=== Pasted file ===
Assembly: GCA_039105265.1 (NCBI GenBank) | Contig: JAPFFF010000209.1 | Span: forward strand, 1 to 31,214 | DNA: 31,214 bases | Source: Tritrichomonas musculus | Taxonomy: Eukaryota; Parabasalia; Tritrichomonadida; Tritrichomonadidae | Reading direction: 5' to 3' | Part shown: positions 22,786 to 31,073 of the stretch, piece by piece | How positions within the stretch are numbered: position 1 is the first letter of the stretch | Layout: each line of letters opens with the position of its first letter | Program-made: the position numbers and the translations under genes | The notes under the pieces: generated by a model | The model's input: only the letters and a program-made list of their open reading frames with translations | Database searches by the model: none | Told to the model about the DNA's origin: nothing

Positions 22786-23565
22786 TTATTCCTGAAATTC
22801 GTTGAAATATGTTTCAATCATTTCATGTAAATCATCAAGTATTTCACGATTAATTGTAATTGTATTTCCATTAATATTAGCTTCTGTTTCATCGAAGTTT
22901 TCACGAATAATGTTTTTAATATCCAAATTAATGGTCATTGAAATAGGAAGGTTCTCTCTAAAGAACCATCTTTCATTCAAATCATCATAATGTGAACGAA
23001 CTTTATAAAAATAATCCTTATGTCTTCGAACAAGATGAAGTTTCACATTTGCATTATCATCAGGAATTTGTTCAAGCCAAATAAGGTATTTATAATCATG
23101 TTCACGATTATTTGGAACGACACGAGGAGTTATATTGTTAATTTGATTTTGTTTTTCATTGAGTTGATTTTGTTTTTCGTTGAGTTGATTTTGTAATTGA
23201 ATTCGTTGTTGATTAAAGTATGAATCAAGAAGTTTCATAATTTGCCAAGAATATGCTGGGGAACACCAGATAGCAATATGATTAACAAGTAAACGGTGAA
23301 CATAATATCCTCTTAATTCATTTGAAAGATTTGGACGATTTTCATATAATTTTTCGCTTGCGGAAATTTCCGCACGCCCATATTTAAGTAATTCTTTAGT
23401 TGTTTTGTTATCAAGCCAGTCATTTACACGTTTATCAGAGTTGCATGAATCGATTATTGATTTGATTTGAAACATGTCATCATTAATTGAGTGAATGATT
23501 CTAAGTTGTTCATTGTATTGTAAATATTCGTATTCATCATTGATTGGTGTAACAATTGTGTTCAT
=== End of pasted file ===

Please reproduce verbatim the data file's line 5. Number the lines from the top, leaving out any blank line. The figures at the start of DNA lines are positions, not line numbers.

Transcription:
22901 TCACGAATAATGTTTTTAATATCCAAATTAATGGTCATTGAAATAGGAAGGTTCTCTCTAAAGAACCATCTTTCATTCAAATCATCATAATGTGAACGAA